the army. Congregations large—interest almost universal. In our chaplains' meeting it was thought, with imperfect statistics, that about five hundred were converted every week. We greatly need chaplains—men of experience and ministerial influence. Our Regimental Christian Association, as a kind of substitute for a Church, and our Bible-classes, are doing well. Under the powerful stimulus of such a revival, the Churches at home redoubled their efforts to supply preachers. In General G. T. Anderson's Georgia Brigade, composed of the Seventh, Eighth, Ninth, Eleventh, and Fifty-ninth Regiments, the influence of a Soldiers' Christian Association was most powerful for good. It has drawn out and developed, says a soldier of the brigade, all the religious element among us. It has created a very pleasant, social feeling among the regiments, and has blended them into one congregation. The three chaplains of the brigade work together, and thus lighten the burdens of each other, and
ths ago but two officers in the regiment were members of the Church. Now but few more than that number are not professors of religion. About 200 have joined the Church, and a larger number have been converted and are now happy in the love of God. It would do your soul good to visit the old Fort, battered and scarred as it is, and hear the soldiers make the battered walls ring with the high praises of the living God. No camp-meeting that I have ever attended can come near it. In Gen. G. T. Anderson's Georgia brigade, composed of the 7th, 8th, 9th, 11th, and 59th regiments, the influence of a Soldiers' Christian Association was most powerful for good. It has drawn out and developed, says a soldier of the brigade, all the religious element among us. It has created a very pleasant, social feeling among the regiments, and has blended them into one congregation. The three chaplains of the brigade work together, and thus lighten the burdens of each other, and also extend help to t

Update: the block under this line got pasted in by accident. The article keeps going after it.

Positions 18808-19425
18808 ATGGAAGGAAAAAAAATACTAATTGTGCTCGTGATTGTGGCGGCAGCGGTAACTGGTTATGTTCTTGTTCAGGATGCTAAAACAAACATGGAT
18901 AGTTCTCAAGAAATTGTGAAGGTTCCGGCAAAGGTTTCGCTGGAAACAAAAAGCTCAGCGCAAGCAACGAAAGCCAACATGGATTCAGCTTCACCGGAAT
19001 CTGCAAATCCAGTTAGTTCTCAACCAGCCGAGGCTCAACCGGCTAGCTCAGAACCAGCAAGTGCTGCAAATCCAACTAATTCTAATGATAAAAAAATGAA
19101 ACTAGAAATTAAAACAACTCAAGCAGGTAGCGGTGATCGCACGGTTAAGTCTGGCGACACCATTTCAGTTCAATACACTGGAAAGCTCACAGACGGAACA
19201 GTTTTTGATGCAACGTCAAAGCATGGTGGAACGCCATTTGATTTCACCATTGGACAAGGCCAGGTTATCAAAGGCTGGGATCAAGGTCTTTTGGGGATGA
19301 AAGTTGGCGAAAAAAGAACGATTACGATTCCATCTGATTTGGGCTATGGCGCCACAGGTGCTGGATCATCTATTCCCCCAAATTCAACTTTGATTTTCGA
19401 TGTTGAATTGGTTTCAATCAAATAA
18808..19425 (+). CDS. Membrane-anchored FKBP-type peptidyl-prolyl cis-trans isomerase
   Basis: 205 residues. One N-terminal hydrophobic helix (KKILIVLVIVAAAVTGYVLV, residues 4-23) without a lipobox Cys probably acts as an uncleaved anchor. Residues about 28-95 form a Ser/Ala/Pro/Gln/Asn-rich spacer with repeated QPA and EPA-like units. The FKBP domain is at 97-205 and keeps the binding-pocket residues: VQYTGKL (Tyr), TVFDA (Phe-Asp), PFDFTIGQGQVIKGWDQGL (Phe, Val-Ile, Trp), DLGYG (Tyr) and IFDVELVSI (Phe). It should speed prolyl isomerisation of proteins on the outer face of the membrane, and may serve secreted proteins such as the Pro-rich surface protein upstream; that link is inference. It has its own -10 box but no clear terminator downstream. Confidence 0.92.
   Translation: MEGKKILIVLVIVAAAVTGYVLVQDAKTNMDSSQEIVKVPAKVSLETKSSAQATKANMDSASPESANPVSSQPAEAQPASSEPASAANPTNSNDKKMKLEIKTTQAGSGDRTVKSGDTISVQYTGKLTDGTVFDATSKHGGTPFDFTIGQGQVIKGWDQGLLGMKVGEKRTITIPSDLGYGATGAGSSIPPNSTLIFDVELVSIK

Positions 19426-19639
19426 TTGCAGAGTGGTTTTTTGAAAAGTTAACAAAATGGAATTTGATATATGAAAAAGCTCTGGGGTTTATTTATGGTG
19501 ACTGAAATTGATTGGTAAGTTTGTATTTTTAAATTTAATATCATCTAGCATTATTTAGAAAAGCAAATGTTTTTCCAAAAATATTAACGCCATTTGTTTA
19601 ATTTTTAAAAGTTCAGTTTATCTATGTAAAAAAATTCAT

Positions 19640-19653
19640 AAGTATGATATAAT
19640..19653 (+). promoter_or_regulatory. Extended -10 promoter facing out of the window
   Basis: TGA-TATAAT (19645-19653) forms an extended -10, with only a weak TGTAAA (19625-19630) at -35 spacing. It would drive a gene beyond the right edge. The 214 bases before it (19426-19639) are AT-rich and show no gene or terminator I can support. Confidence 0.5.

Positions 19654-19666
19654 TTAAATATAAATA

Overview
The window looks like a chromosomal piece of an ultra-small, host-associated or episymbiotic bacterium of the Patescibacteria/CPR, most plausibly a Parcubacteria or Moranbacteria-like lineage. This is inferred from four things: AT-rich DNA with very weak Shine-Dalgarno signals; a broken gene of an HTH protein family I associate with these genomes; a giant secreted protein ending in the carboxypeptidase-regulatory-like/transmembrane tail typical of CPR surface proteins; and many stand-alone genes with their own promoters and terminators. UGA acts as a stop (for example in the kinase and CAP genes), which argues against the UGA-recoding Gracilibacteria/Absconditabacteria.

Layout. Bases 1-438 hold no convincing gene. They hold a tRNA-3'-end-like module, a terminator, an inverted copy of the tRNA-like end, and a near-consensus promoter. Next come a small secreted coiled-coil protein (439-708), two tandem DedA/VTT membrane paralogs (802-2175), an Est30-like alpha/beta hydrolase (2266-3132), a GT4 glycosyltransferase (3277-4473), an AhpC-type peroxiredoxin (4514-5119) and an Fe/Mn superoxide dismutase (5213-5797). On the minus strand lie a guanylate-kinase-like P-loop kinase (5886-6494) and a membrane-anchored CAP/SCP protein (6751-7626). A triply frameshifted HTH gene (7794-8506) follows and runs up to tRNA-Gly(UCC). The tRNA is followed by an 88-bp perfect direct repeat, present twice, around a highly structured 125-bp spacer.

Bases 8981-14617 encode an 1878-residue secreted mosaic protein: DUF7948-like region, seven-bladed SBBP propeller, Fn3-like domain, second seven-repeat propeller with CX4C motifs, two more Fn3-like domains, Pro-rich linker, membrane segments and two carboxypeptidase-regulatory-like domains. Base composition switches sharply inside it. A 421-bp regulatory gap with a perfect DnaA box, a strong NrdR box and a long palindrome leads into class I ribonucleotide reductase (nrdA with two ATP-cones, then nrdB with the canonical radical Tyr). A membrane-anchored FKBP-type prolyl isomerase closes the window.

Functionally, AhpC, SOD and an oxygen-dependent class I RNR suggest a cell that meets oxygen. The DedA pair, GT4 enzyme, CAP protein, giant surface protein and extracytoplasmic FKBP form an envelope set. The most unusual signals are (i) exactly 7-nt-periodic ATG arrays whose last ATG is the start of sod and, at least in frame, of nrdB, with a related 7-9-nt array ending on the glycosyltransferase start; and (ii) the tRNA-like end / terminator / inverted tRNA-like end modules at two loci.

to fall under the Federal fire that followed after them. The reassured Federals swarmed in from every side and captured the 4,000 Confederates that, unsupported, were still holding the stone fences. Pickett's columns had been moving, for at least a half hour, before Longstreet ordered Wilcox, supported by Perry, to move forward to the support of Pickett's right. These were only in time to meet the retreating fragments of Pickett's right and the fierce Federal fire that followed them. Anderson's division, of Hill's corps, stood ready to advance on Pettigrew's left, thus extending Pickett's line in that direction; McLaws was also ready to move on Wilcox's right, but Longstreet gave no orders. Had these steady veterans become the right and the left arms of Pickett's famous charge, Lee would, in all human probability, have not only held what Pickett won, but would have routed Meade's right and left from his widely broken center. Lee, with the calmness of a trained soldier, sat h